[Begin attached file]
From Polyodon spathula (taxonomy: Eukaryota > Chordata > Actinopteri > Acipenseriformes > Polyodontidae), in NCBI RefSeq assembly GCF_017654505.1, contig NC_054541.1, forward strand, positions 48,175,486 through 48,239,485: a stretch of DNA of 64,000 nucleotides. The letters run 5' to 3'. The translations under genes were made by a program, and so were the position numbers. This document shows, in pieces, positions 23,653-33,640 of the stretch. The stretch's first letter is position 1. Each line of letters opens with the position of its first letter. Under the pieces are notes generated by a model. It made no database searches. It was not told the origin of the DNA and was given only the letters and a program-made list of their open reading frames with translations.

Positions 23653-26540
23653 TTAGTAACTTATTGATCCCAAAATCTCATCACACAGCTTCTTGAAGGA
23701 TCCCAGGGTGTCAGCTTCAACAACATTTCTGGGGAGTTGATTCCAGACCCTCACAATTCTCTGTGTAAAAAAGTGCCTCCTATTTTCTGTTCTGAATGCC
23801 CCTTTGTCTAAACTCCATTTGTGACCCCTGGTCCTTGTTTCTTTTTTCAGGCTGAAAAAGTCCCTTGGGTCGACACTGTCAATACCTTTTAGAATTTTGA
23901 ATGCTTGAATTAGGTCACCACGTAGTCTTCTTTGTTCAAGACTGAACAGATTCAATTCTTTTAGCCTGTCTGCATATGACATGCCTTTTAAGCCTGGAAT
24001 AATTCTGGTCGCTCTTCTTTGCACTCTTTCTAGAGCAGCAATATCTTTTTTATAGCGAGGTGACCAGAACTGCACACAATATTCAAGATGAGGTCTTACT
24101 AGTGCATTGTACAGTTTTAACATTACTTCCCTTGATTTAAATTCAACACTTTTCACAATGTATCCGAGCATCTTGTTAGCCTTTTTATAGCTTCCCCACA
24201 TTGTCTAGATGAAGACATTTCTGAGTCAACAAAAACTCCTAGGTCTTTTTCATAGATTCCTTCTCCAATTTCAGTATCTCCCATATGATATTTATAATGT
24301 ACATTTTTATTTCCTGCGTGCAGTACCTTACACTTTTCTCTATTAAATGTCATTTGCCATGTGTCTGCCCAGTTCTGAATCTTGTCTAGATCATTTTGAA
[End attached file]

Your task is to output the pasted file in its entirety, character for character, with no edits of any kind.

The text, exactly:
From Polyodon spathula (taxonomy: Eukaryota > Chordata > Actinopteri > Acipenseriformes > Polyodontidae), in NCBI RefSeq assembly GCF_017654505.1, contig NC_054541.1, forward strand, positions 48,175,486 through 48,239,485: a stretch of DNA of 64,000 nucleotides. The letters run 5' to 3'. The translations under genes were made by a program, and so were the position numbers. This document shows, in pieces, positions 23,653-33,640 of the stretch. The stretch's first letter is position 1. Each line of letters opens with the position of its first letter. Under the pieces are notes generated by a model. It made no database searches. It was not told the origin of the DNA and was given only the letters and a program-made list of their open reading frames with translations.

Positions 23653-26540
23653 TTAGTAACTTATTGATCCCAAAATCTCATCACACAGCTTCTTGAAGGA
23701 TCCCAGGGTGTCAGCTTCAACAACATTTCTGGGGAGTTGATTCCAGACCCTCACAATTCTCTGTGTAAAAAAGTGCCTCCTATTTTCTGTTCTGAATGCC
23801 CCTTTGTCTAAACTCCATTTGTGACCCCTGGTCCTTGTTTCTTTTTTCAGGCTGAAAAAGTCCCTTGGGTCGACACTGTCAATACCTTTTAGAATTTTGA
23901 ATGCTTGAATTAGGTCACCACGTAGTCTTCTTTGTTCAAGACTGAACAGATTCAATTCTTTTAGCCTGTCTGCATATGACATGCCTTTTAAGCCTGGAAT
24001 AATTCTGGTCGCTCTTCTTTGCACTCTTTCTAGAGCAGCAATATCTTTTTTATAGCGAGGTGACCAGAACTGCACACAATATTCAAGATGAGGTCTTACT
24101 AGTGCATTGTACAGTTTTAACATTACTTCCCTTGATTTAAATTCAACACTTTTCACAATGTATCCGAGCATCTTGTTAGCCTTTTTATAGCTTCCCCACA
24201 TTGTCTAGATGAAGACATTTCTGAGTCAACAAAAACTCCTAGGTCTTTTTCATAGATTCCTTCTCCAATTTCAGTATCTCCCATATGATATTTATAATGT
24301 ACATTTTTATTTCCTGCGTGCAGTACCTTACACTTTTCTCTATTAAATGTCATTTGCCATGTGTCTGCCCAGTTCTGAATCTTGTCTAGATCATTTTGAA